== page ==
There is more on the theme under banner headline: “Centre weeds out 4.39 cr. bogus ration cards under National Food Security Act from 2013 to 2020(PTI News (6/11/2020). But, I hate to overload readers and rather end with:

Cock-tale

Hugging Cash Unto Death

Old men in olden days were reluctant to kick the bucket and slept on trove of solid cash, silver and gold which were hidden in their bed-cum-storage where they slept with all the services, including toilet and sponge bath, were organized by the family. But, they lingered on because thick skin and old age go together – literally.

Fed up, the tired family called in the priest to give “last sacrament” to pave the way to heaven. But, the old man was reluctant to say good-bye to his accumulated hidden treasure. Then, there was a custom of feeding the reluctant man with spoonful of country liquor if he had been an alcoholic and/or gold/silver coins brushed over a rough stone contraption, used in homes to make kitchen pastes, and feed to the reluctant life-clutching man. The man read the writing on the faces of family members waiting unto the last and gave up his ghost with smelly alcohol or shiny gold/silver paste on his lips to the crescendo of fake mourning cries providing the background for his worldly exit.

 

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By John B Monteiro
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Comment on this article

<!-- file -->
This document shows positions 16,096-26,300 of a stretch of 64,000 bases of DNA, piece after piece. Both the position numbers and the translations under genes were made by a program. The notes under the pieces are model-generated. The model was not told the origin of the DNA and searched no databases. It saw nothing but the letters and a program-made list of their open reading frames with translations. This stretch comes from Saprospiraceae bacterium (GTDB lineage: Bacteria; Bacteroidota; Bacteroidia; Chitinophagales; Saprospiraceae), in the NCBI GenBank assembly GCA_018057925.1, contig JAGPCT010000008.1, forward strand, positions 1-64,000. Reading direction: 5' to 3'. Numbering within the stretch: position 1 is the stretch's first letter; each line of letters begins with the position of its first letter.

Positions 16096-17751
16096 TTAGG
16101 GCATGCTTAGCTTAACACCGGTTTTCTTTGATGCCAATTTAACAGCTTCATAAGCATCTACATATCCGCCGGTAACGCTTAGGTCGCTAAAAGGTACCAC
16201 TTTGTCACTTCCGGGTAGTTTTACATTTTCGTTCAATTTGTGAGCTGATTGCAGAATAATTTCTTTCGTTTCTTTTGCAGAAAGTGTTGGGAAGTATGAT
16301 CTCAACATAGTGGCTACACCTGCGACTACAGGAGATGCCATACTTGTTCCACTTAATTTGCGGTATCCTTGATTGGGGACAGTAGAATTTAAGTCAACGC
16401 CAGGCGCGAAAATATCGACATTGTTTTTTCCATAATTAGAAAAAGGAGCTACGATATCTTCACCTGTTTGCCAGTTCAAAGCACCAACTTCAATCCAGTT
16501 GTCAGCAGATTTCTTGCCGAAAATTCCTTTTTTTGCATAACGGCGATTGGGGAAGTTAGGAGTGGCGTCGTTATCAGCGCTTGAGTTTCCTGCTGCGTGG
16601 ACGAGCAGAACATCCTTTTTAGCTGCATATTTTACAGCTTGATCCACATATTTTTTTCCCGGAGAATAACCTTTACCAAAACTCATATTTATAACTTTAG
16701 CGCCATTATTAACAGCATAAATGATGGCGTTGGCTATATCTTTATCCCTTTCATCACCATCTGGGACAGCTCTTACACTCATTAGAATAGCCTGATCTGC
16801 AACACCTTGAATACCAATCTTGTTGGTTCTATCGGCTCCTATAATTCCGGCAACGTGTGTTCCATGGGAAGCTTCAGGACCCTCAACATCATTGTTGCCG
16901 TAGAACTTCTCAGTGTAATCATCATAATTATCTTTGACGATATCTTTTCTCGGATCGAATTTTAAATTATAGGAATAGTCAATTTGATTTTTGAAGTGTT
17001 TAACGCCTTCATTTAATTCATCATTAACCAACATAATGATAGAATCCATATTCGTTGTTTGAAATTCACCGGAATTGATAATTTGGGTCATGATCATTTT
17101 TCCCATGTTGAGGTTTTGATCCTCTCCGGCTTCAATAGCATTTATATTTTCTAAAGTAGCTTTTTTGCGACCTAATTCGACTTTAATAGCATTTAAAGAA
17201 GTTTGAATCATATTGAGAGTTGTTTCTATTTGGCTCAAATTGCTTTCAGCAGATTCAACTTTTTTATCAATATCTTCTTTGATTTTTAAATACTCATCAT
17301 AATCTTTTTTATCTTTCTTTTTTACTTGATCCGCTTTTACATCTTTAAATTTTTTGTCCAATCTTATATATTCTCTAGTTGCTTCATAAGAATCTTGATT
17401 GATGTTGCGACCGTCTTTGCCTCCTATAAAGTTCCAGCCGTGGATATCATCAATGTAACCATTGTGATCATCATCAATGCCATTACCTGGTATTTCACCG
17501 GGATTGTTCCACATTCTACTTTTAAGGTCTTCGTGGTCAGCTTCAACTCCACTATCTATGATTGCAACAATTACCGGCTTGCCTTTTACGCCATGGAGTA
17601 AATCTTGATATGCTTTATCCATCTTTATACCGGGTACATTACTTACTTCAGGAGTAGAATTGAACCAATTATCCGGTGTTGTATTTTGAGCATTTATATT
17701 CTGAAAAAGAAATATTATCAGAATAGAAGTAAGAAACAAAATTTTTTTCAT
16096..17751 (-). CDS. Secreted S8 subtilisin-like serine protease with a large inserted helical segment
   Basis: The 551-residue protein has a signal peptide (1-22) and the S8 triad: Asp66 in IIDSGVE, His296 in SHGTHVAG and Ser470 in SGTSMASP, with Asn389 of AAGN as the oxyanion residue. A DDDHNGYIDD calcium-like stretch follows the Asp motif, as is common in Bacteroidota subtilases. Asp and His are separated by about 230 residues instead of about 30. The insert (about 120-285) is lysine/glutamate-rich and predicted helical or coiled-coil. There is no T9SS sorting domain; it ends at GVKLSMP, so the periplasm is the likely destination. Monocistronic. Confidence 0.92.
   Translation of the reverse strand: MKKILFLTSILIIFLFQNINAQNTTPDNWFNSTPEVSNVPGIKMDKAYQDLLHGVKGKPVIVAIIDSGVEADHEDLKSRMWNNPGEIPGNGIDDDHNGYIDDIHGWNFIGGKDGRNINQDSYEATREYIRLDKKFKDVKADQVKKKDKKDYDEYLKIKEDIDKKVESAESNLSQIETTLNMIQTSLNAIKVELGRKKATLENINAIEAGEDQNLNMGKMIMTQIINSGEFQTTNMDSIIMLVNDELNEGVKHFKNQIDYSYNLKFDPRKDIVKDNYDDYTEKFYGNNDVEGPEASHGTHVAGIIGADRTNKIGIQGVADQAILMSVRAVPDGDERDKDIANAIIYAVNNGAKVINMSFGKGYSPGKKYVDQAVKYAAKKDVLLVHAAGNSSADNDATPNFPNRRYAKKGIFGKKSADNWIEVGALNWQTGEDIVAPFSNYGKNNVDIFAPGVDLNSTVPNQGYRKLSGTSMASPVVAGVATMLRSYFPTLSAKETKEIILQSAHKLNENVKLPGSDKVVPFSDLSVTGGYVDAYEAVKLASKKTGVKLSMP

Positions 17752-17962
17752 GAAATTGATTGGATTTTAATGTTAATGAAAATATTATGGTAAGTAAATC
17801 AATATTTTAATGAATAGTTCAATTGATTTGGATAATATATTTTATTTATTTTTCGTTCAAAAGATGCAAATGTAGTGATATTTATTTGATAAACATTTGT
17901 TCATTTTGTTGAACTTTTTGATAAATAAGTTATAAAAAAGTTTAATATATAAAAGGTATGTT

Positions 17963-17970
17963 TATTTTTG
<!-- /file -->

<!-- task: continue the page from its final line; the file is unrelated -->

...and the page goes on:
• Mangalurian, Mangaluru

    Sun, Jun 20 2021

    Yet another interesting article from you, Mr Monteiro. Thank you. Several states have reported that after implementation of digital profiles/transactions of various classes of citizens - pension receivers, exam-takers, ration receivers, etc etc - the ghosts have been weeded out and some savings have been made. Good development indeed. Hopefully the state Governments (and the Central Government) address 'ghost actions' in many other areas in the near future: prisoner welfare (without the prison-controllers pilfering benefits), Government employment to bribe-givers, patient welfare (without Government hospital admins pilfering benefits including medicines, etc), getting certifications (driving tests, land records, etc) without the 'management' of middlemen, etc.

  • Rohan, Mangalore

    Sat, Jun 19 2021

    The use of technology is put to good use in your example and a lot of money is saved by electronically verifying the beneficiaries... Technology today links anything to everything and helps in reducing multiple repetitive work. Now the latest question arising is of personal data security, data breach, intellectual property rights etc... Artificial intelligence is getting dominant and may interfere with all our activities using the data we voluntarily share in seeding... For the last story it's a sad part of their life to have seen the faces of the same family they have worked to take care, wanting them to depart...